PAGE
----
Closing Gaps in Care: Enhancing Mental Health Through PMAD Screenings

While Mental Health Awareness Month may have come to a close, it’s important to underscore how supporting mental health in the workplace is not just a monthly practice, but a critical, year-round task. This is especially true for new parents – the journey into parenthood often offers a new perspective in regards to a person’s mental health. New responsibilities, routines, stressors, emotions, and work-related accommodations, along with the physical healing and bonding process with a baby, will significantly impact a parent’s mental health needs. Statistically, women are more likely to develop depression and anxiety symptoms during the first year after childbirth than at any other time in their lives.1 As health plans and employers, it’s our collective responsibility to provide the necessary support.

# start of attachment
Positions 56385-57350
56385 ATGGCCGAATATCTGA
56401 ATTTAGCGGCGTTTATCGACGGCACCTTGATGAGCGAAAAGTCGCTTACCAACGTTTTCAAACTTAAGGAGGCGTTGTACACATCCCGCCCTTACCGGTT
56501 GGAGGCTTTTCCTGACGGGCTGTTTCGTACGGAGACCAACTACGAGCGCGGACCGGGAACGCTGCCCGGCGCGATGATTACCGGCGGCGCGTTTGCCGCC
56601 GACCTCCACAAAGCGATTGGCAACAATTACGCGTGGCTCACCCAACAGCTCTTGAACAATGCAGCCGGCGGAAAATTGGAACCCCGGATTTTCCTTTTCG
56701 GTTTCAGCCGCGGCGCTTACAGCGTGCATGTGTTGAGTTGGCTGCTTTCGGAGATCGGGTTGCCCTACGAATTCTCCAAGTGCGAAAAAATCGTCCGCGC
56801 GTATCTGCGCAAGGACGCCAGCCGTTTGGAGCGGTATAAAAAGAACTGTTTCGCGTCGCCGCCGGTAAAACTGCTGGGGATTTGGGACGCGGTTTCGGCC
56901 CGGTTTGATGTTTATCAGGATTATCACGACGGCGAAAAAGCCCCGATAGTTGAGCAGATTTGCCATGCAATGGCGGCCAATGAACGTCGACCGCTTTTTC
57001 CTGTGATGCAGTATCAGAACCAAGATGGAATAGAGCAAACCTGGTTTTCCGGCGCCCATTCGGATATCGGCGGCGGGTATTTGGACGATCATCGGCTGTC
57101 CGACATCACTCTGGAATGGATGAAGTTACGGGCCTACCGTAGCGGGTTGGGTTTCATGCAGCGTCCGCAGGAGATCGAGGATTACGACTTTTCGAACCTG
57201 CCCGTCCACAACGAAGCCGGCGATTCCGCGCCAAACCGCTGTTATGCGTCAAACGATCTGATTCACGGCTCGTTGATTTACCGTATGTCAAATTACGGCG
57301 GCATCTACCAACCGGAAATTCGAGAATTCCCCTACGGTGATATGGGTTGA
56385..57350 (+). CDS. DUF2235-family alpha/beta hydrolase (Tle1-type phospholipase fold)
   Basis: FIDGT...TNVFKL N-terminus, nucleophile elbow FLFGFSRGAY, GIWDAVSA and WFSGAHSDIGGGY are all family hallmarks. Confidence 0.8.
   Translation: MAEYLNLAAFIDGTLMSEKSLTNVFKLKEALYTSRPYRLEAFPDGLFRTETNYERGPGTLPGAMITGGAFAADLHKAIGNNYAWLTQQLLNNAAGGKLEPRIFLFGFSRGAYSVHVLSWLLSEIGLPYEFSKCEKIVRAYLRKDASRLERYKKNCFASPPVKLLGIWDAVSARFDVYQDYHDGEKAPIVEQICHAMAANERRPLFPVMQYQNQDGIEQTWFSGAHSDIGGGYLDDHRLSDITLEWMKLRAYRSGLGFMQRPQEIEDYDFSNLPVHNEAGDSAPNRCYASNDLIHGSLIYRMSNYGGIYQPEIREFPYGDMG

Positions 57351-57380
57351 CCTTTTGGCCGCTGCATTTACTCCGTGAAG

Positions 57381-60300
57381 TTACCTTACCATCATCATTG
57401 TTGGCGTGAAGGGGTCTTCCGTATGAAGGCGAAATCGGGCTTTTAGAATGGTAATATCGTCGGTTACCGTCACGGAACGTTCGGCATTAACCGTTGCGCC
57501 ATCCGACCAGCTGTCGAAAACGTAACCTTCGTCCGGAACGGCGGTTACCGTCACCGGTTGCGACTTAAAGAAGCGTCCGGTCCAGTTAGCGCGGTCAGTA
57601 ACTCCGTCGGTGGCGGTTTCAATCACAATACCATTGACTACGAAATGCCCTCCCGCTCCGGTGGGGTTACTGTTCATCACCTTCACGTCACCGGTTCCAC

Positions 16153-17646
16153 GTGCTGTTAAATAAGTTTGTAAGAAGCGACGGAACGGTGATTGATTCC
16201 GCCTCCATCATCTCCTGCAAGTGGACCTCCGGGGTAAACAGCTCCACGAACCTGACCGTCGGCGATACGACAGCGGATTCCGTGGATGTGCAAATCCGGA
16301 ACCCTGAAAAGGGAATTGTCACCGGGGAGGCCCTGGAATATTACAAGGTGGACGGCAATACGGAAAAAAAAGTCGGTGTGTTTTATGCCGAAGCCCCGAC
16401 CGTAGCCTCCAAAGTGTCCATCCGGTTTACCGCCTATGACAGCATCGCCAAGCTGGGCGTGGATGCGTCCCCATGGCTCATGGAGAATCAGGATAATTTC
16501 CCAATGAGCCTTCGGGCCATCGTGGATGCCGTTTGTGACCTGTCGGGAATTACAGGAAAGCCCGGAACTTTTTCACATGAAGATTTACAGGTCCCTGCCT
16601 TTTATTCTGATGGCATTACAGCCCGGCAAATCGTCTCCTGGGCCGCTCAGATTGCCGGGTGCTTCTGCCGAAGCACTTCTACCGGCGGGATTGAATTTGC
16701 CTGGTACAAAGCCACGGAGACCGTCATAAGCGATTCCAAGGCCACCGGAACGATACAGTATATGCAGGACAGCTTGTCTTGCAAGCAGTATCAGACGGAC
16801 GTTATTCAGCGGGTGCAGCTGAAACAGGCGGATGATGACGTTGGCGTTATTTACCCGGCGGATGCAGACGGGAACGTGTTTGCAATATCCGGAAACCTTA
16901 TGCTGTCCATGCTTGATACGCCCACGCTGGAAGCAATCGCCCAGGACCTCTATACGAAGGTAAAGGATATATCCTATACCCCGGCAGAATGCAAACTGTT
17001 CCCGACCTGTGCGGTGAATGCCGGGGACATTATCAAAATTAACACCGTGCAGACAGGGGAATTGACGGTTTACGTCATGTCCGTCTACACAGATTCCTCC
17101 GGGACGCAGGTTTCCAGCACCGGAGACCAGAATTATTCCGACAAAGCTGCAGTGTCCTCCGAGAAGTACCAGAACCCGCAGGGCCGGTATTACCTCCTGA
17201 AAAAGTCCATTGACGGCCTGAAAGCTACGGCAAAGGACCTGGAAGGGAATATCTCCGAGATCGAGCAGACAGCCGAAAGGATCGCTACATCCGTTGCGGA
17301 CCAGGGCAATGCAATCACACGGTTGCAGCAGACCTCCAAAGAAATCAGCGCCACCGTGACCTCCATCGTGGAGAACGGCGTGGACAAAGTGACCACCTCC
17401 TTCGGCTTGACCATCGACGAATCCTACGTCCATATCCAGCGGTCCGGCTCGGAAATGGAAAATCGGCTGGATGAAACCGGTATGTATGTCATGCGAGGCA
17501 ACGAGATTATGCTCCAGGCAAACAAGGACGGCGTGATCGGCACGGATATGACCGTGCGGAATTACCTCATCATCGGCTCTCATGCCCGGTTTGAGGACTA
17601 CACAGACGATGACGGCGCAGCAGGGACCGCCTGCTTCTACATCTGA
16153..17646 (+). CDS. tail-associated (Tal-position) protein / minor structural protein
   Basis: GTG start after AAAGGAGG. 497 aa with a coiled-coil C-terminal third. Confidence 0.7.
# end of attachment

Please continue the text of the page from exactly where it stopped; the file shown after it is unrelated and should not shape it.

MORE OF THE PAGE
Up to 80% of women who give birth report feeling postpartum “baby blues,” making perinatal (the time just prior to and following childbirth) mood and anxiety disorders (PMADs) one of the most common complications of pregnancy. PMADs have a quite significant adverse impact on the mental, physical, and emotional health of not only the women who experience them, but also their children and families. They are associated with adverse pregnancy outcomes, miscarriage, pre-eclampsia, preterm birth, and low birth weight. Dealing with PMADs can compromise parenting, impair behavior regulation, and lead to insecure attachment with the infant.2